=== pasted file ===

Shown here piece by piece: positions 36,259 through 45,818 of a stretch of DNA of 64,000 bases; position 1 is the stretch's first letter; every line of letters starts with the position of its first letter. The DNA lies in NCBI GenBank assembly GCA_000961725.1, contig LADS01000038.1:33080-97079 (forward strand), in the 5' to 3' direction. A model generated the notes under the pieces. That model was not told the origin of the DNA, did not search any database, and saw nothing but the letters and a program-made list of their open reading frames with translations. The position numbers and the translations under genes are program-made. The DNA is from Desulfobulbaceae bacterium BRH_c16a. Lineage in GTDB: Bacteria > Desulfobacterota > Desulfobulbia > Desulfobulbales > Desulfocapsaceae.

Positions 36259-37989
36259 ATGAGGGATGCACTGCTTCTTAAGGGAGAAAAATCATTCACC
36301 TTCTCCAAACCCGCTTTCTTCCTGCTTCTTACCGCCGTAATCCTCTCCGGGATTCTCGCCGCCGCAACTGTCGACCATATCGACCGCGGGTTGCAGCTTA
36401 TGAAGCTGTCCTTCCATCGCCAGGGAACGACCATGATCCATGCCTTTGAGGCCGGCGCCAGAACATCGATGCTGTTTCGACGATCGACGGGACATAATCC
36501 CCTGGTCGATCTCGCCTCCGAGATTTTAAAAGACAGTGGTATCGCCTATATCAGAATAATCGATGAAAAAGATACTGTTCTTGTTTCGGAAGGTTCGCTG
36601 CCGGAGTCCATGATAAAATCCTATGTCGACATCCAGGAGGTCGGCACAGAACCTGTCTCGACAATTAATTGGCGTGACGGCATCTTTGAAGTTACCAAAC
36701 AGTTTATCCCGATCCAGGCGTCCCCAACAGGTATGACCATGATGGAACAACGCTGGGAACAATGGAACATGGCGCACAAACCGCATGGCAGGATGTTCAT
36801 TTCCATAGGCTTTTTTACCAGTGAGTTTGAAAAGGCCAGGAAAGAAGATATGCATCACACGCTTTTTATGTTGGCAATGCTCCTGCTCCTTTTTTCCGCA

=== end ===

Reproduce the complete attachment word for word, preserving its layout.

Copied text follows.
Shown here piece by piece: positions 36,259 through 45,818 of a stretch of DNA of 64,000 bases; position 1 is the stretch's first letter; every line of letters starts with the position of its first letter. The DNA lies in NCBI GenBank assembly GCA_000961725.1, contig LADS01000038.1:33080-97079 (forward strand), in the 5' to 3' direction. A model generated the notes under the pieces. That model was not told the origin of the DNA, did not search any database, and saw nothing but the letters and a program-made list of their open reading frames with translations. The position numbers and the translations under genes are program-made. The DNA is from Desulfobulbaceae bacterium BRH_c16a. Lineage in GTDB: Bacteria > Desulfobacterota > Desulfobulbia > Desulfobulbales > Desulfocapsaceae.

Positions 36259-37989
36259 ATGAGGGATGCACTGCTTCTTAAGGGAGAAAAATCATTCACC
36301 TTCTCCAAACCCGCTTTCTTCCTGCTTCTTACCGCCGTAATCCTCTCCGGGATTCTCGCCGCCGCAACTGTCGACCATATCGACCGCGGGTTGCAGCTTA
36401 TGAAGCTGTCCTTCCATCGCCAGGGAACGACCATGATCCATGCCTTTGAGGCCGGCGCCAGAACATCGATGCTGTTTCGACGATCGACGGGACATAATCC
36501 CCTGGTCGATCTCGCCTCCGAGATTTTAAAAGACAGTGGTATCGCCTATATCAGAATAATCGATGAAAAAGATACTGTTCTTGTTTCGGAAGGTTCGCTG
36601 CCGGAGTCCATGATAAAATCCTATGTCGACATCCAGGAGGTCGGCACAGAACCTGTCTCGACAATTAATTGGCGTGACGGCATCTTTGAAGTTACCAAAC
36701 AGTTTATCCCGATCCAGGCGTCCCCAACAGGTATGACCATGATGGAACAACGCTGGGAACAATGGAACATGGCGCACAAACCGCATGGCAGGATGTTCAT
36801 TTCCATAGGCTTTTTTACCAGTGAGTTTGAAAAGGCCAGGAAAGAAGATATGCATCACACGCTTTTTATGTTGGCAATGCTCCTGCTCCTTTTTTCCGCA